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A feasibility study into measuring intraindividual alcohol craving in a longitudinal study : measuring self reported craving in a naturalistic setting combined with the usability of the Empatica E4 wristlet

Stroes, J.D. (2016) A feasibility study into measuring intraindividual alcohol craving in a longitudinal study : measuring self reported craving in a naturalistic setting combined with the usability of the Empatica E4 wristlet.

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Abstract:Introduction: This study served as a feasibility study for a PhD monitoring study. The current study explored the variability of self reported craving of alcohol measurements in a small group of students with the use of 'Intensive Repeated Measures in Naturalistic Settings' (IRM-NS), specifically with the use of interval-contingent and signal-contingent designs. Furthermore it explored the perceived burden and compliance of the use of IRM-NS designs and the usability of the Empatica E4 Wristlet. Method: Four students with an above average alcohol usage reported with a frequency of four times a day the amount of craving they experienced combined with wearing the Empatica E4 wristlet, both for the period of one week. Afterwards questionnaires were filled in about the perceived burden of the design. The System Usability Scale was used to measure the usability of the E4 wristlet. Results: Both designs measured variability of self reported craving. The burden of filling in the questionnaires with a frequency of four times a day as perceived by the participants was different per person. The compliance of participants was relatively low. The usability of the E4 wristlet was according to the adjective rating scale of Bangor, Kortum and Miller (2009) 'good'.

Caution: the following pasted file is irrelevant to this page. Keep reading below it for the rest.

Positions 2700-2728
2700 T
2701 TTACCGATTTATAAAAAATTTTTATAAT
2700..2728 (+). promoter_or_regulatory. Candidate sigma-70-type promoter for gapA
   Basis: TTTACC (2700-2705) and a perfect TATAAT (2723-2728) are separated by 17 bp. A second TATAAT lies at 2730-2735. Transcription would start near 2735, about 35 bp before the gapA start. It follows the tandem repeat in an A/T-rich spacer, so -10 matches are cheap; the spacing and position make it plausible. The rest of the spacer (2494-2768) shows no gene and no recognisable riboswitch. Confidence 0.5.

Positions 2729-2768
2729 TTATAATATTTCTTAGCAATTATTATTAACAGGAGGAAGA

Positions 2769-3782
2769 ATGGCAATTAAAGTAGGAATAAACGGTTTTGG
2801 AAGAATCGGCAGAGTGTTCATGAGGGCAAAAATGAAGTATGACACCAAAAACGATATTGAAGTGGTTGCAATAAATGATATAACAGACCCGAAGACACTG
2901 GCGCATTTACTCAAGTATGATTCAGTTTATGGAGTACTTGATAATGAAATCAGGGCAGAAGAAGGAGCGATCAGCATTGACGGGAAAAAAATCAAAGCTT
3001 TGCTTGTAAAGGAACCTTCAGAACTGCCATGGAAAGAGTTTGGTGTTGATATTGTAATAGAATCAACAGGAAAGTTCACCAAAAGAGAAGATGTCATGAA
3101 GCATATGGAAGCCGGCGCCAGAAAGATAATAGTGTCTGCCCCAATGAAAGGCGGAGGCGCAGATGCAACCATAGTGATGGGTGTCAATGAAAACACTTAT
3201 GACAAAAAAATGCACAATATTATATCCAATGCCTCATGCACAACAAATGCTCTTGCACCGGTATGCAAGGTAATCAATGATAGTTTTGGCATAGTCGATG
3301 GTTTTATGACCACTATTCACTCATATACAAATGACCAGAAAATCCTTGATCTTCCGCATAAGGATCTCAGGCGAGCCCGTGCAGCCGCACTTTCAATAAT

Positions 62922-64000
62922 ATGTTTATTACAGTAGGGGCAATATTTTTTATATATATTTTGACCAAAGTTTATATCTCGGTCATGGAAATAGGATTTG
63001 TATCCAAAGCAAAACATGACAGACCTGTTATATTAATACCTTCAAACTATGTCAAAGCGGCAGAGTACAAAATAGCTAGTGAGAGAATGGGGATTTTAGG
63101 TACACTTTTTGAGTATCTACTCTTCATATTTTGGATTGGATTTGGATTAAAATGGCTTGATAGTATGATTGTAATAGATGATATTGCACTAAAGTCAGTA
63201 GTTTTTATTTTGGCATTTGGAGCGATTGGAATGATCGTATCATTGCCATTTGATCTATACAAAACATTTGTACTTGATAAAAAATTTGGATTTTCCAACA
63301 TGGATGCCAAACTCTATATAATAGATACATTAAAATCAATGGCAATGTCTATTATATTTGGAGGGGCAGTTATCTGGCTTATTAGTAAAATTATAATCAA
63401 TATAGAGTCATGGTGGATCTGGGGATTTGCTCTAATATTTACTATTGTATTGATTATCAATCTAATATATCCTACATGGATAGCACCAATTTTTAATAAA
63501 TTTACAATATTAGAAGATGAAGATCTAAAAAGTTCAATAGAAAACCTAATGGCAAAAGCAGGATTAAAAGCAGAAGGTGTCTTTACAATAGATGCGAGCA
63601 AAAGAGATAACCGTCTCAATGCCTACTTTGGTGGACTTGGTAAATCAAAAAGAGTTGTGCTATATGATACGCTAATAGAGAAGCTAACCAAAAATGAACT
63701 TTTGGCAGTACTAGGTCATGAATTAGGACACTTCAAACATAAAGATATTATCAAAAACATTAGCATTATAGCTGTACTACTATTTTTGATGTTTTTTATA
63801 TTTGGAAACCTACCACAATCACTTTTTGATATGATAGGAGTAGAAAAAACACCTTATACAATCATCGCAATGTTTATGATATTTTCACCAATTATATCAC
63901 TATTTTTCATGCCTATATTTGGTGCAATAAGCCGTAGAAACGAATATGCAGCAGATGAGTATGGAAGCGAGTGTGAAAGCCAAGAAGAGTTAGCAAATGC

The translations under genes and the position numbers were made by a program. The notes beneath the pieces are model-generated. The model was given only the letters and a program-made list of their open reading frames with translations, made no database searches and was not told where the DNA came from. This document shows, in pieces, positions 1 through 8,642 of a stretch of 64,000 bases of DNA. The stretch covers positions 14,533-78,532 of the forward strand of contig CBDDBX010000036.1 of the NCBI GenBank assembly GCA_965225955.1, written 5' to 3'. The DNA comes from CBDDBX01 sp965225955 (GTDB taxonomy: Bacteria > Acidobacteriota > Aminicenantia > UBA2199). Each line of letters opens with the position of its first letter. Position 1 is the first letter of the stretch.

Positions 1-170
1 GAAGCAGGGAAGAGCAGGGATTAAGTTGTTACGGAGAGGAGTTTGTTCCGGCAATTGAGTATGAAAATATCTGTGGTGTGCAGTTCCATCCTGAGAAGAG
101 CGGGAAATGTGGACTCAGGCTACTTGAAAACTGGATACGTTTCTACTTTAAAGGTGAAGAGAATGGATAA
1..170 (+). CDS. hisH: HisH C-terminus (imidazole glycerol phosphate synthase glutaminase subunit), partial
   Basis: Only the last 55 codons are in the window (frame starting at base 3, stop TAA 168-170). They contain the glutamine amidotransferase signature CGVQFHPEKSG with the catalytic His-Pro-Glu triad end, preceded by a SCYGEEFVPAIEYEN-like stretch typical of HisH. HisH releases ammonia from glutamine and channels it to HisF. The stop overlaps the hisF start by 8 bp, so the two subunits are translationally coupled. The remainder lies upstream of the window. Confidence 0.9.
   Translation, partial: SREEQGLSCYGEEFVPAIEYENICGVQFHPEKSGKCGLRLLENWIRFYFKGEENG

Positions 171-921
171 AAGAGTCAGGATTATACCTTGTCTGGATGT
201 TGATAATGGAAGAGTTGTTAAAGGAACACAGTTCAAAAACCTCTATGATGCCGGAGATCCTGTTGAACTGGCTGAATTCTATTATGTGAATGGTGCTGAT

Item Type:Essay (Bachelor)
Clients:
Unknown organization, Nederland
Faculty:BMS: Behavioural, Management and Social Sciences
Subject:77 psychology
Programme:Psychology BSc (56604)
Link to this item:http://purl.utwente.nl/essays/70233
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